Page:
Tag Archives: Day 15

I don’t want to leave Belize

Today I woke up early to finish some last minute packing and get ready to leave Glover’s. We said bye to the staff and the cooks even gave us some cinnamon bread for later. Then we headed out on the boat to visit the Smithsonian research center and mangroves.

At the Smithsonian, we met Clyde, the station manager, and one of the researchers staying at the station as well. She was studying hybrid elkhorn and staghorn corals and how they can withstand high temperatures. Then, Clyde gave us a tour of the station and showed us some the things the experiments the researchers had set up.

Then, we went to the Mangroves and got to snorkel around the roots of the trees and see all the algae and sponges that were growing in that environment. We didn’t see any seahorses or manatees but it was still a fun last snorkel.

We boarded the boat and finally got back the Belize city, where we had a fun last lunch at Calypso restaurant. Then we had to say goodbye to Rose and Jahvier, and head to the airport. Leaving Belize was so hard, and saying goodbye to everyone at the airport was even harder, but I’m so glad that so many people will be in Houston over the summer.

Saying Goodbye to Our Second Home

Day 15:  May 29th 2018, From Belize to Houston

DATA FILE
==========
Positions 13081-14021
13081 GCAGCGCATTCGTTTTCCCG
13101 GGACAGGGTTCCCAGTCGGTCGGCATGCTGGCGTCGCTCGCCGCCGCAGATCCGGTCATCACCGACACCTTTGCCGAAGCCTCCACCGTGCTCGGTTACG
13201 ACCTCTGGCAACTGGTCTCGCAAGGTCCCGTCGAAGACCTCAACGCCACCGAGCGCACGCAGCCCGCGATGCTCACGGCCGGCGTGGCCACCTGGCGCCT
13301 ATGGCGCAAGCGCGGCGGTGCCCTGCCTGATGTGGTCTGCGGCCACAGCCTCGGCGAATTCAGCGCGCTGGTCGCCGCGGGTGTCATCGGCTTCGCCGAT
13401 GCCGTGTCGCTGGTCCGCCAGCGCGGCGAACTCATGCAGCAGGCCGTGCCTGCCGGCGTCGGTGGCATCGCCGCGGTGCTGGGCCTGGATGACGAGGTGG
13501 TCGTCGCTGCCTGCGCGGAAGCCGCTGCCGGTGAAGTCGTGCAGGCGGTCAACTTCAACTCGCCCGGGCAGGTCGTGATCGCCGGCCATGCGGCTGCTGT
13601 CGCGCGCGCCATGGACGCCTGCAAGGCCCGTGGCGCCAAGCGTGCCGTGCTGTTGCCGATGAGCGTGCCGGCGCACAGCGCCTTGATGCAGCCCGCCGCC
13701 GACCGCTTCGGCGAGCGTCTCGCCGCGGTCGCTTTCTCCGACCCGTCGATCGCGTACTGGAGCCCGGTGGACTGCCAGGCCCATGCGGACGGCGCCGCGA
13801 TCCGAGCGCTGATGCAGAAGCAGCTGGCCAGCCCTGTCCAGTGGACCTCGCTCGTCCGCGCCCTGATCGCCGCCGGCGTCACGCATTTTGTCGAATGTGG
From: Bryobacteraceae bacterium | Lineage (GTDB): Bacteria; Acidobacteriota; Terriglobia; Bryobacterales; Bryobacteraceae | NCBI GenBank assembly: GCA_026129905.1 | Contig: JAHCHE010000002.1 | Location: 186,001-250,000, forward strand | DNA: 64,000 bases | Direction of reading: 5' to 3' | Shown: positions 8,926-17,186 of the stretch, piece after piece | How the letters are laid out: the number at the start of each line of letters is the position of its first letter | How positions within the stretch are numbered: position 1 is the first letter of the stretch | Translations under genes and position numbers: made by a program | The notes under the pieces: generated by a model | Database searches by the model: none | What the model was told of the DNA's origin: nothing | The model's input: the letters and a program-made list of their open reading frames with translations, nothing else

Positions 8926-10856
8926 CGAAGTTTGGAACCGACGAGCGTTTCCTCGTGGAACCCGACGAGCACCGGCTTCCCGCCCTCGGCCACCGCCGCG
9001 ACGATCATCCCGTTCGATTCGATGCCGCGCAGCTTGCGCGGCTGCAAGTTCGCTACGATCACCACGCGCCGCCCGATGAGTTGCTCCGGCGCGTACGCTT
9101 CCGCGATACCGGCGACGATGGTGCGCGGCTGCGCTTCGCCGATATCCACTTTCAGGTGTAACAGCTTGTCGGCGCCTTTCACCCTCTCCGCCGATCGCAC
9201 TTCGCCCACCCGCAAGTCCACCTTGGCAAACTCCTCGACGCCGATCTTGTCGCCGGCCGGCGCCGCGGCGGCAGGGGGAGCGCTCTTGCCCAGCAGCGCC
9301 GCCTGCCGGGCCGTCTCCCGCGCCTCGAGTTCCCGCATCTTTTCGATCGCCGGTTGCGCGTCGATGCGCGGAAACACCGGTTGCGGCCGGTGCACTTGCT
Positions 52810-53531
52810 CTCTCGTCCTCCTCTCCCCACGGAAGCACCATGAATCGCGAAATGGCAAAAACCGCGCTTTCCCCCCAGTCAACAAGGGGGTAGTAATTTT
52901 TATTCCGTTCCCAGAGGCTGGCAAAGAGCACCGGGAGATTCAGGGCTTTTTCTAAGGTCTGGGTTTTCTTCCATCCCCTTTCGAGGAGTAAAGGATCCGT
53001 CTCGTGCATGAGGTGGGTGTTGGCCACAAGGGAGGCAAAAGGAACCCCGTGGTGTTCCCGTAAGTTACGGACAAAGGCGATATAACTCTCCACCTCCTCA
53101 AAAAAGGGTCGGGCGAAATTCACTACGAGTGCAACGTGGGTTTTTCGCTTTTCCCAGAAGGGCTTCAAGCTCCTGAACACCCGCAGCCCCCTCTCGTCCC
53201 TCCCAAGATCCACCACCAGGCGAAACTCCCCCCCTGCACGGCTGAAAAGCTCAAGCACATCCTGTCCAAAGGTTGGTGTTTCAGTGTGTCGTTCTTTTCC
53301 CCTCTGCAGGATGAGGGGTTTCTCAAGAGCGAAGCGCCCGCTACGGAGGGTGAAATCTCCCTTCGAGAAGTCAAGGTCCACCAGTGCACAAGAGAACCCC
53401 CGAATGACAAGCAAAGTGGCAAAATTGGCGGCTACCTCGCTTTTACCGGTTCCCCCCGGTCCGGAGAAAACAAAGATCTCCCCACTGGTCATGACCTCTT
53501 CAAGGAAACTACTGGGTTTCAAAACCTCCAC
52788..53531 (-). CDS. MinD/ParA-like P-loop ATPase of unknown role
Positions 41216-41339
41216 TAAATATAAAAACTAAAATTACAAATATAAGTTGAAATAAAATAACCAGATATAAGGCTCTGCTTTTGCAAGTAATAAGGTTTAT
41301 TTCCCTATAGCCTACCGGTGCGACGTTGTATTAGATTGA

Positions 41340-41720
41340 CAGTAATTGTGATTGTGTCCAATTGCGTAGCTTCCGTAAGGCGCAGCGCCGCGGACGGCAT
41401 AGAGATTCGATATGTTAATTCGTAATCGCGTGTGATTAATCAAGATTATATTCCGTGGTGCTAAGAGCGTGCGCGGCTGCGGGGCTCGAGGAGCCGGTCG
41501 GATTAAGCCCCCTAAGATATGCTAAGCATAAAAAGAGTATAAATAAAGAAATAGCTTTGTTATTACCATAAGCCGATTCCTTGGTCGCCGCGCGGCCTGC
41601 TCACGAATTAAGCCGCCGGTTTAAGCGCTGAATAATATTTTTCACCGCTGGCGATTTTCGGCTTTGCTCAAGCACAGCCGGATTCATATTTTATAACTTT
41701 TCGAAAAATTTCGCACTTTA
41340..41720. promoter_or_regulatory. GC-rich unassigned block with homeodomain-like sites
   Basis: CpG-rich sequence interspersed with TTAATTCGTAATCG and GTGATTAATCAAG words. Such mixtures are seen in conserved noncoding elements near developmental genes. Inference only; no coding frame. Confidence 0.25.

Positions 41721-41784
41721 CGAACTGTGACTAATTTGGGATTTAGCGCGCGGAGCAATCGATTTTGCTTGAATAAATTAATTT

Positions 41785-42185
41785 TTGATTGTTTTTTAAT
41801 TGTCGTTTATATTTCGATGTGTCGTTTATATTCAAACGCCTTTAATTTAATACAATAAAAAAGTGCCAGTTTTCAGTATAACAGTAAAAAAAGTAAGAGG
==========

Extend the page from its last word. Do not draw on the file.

Today we woke up, at an early breakfast, and said goodbye to our little paradise island.  It was so hard to say goodbye.  We boated out to Carrie Bow Cay which we toured the a small Smithsonian Research Station.  Researchers were currently there looking into the heat tolerance of Acropora cervivornis- Acropora palmata hybrids (Elkhorn and Staghorn coral hybrids).   I picked up my last hermit crab for the trip here, and let it grip and walk across my hands.  After we had toured, we found and invaded their hammocks as we took in our last day of beautiful views and hot sun.

After the tour, we set off to our last stop: the mangrove island of Twin Cay.  Here we snorkeled around the roots of the mangroves, observing sponges, starfish, Cassiopea jellyfish, and many small fish living amongst the roots.  Apparently, a manatee swam by our boat while we were snorkeling, but we didn’t end up seeing it.  Stinky and salty, we then boated back to the marina on the mainland where we changed and ate lunch. It was at this restaurant that we had our last meal together as a TFB family.

We then drove to the airport, went through security, explored the souvenir stores, and hopped on our plane to Houston.  We all stunk from the mangroves, so lets just say the people sitting next to us could tell that we hadn’t been in vacation.  Also, Claire’s dad was the pilot again, and he had traded flights so that we could fly us home! How fun! We got a nice shoutout which was pretty cool.

As for the actual flight, I spent the hours reflecting and thinking about our trip.  First of all, how did we do that much in just 2 weeks?  Also, how do you form a family like ours in just 2 weeks?  We learned so much.  We changed our definition of what it meant to be clean and privileged.  We also learned a lot about ourselves.  For example, I learned so much more about my research interests on this trip which should be a fun thing to explore this summer.  While I was thinking about all of this, I didn’t realize that I was blankly staring at the seat in front of me for about 3 hours. Really… I actually think that I scared the people around me.  Ah well, we’re all a little weirder after this trip, and the experience and people are worth any funky smell or awkward plane encounter.

Goodbye Belize! This won’t be the last I see of you!